[Watch] Outrage: Man Physically Attacks His Daughter's Murderer in Court

[Watch] Outrage: Man Physically Attacks His Daughter's Murderer in Court

And the reaction of the killer is chilling.

Published June 3, 2016

The father of a teenage girl murdered by convicted sex offender Michael Madison had trouble — understandably — keeping his emotions in check in court on Thursday.

Van Terry, the father of 18-year-old victim Shirelda Terry, jumped over a table to attack the serial killer, who was sentenced to the death penalty for murdering three women in July 2013. Terry lunged at Madison, who responded by laughing in his face as courtroom officials struggled to wrestle and restrain the grieving and enraged father.

Madison was convicted for killing Terry, Angela Deskins, 38, and Shetisha Sheele, 28, whose bodies were found wrapped in garbage bags in an East Cleveland apartment building in 2013. The bodies were discovered when a cable worker reported a foul smell coming from a garage shared by Madison at the building. Madison had admitted to the crimes, saying he had strangled two of the women but could not remember killing the third.

Madison was also convicted last month of multiple counts of aggravated murder and kidnapping.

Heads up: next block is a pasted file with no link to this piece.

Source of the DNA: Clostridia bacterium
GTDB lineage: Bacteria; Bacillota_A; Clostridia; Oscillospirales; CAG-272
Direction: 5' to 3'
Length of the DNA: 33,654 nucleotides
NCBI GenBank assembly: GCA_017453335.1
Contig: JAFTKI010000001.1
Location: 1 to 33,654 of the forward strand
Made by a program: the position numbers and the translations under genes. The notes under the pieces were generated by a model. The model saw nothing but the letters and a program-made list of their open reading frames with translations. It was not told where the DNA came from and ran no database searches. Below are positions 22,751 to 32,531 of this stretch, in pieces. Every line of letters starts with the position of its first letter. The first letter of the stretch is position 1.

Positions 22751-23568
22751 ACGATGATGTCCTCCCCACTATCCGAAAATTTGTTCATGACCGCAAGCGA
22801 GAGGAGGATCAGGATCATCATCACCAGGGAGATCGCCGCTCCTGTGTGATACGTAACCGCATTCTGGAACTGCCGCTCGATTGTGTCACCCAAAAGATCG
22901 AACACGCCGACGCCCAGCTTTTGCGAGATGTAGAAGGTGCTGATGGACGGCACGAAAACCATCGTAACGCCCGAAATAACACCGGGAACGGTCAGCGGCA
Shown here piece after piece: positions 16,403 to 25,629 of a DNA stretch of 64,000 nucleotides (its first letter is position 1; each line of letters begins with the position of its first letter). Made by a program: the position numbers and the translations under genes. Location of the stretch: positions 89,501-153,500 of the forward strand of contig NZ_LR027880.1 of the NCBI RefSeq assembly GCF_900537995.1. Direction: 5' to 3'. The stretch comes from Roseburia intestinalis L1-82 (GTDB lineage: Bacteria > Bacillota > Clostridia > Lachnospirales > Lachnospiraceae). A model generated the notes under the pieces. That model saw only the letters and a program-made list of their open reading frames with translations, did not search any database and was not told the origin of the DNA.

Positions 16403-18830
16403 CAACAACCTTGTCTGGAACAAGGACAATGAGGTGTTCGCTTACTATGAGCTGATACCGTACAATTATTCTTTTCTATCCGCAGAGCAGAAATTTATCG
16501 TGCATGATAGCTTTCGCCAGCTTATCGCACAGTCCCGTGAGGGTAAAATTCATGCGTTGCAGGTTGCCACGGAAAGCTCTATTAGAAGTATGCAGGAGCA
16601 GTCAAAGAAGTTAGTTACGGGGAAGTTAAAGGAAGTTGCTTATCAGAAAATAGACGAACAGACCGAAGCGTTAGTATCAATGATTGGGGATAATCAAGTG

Madison's execution is likely years away because of lengthy appeals. Ohio also lacks supplies of lethal drugs. 

Madison's legal team never fought for their client’s freedom and instead focused on saving his life. They presented evidence to the court that Madison had been the victim of lasting psychological damage from physical abuse as a child. 

They provided testimony that Madison had been abused by his drug-addicted mother, his stepfather, some of his mother's boyfriends and other family members. "This history of abuse and his dysfunctional upbringing certainly doesn't excuse what happened here but certainly provides a basis for understanding the type of person Michael Madison evolved into," defense attorney David Grant told the judge in his closing statements.

The prosecution simply argued that because of the circumstances of the killings, Madison deserved the death penalty.

The Ohio Supreme Court is now considering whether or not to uphold Madison's conviction and sentence. 

Written by Evelyn Diaz

(Photo: AP Photo/David Richard)


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